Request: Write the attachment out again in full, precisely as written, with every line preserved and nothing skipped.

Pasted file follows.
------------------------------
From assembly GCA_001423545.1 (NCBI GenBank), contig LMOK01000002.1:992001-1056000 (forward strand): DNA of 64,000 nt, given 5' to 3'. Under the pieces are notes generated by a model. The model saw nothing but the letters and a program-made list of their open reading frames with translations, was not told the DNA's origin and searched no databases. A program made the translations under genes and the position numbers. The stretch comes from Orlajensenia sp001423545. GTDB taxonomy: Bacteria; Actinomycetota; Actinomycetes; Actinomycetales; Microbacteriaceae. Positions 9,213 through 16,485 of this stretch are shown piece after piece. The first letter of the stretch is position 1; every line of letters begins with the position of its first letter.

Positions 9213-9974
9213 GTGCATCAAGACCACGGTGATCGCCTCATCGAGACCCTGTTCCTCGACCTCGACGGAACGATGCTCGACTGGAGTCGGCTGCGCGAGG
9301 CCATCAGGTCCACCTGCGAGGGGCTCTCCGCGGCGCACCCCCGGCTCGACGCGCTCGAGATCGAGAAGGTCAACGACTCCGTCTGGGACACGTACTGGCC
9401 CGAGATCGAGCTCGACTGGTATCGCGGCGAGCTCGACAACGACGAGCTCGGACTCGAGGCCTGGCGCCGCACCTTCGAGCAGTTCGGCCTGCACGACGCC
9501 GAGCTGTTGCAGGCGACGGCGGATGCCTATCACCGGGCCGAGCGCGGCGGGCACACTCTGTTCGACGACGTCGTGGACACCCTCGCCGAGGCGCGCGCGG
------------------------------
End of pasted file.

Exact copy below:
From assembly GCA_001423545.1 (NCBI GenBank), contig LMOK01000002.1:992001-1056000 (forward strand): DNA of 64,000 nt, given 5' to 3'. Under the pieces are notes generated by a model. The model saw nothing but the letters and a program-made list of their open reading frames with translations, was not told the DNA's origin and searched no databases. A program made the translations under genes and the position numbers. The stretch comes from Orlajensenia sp001423545. GTDB taxonomy: Bacteria; Actinomycetota; Actinomycetes; Actinomycetales; Microbacteriaceae. Positions 9,213 through 16,485 of this stretch are shown piece after piece. The first letter of the stretch is position 1; every line of letters begins with the position of its first letter.

Positions 9213-9974
9213 GTGCATCAAGACCACGGTGATCGCCTCATCGAGACCCTGTTCCTCGACCTCGACGGAACGATGCTCGACTGGAGTCGGCTGCGCGAGG
9301 CCATCAGGTCCACCTGCGAGGGGCTCTCCGCGGCGCACCCCCGGCTCGACGCGCTCGAGATCGAGAAGGTCAACGACTCCGTCTGGGACACGTACTGGCC
9401 CGAGATCGAGCTCGACTGGTATCGCGGCGAGCTCGACAACGACGAGCTCGGACTCGAGGCCTGGCGCCGCACCTTCGAGCAGTTCGGCCTGCACGACGCC
9501 GAGCTGTTGCAGGCGACGGCGGATGCCTATCACCGGGCCGAGCGCGGCGGGCACACTCTGTTCGACGACGTCGTGGACACCCTCGCCGAGGCGCGCGCGG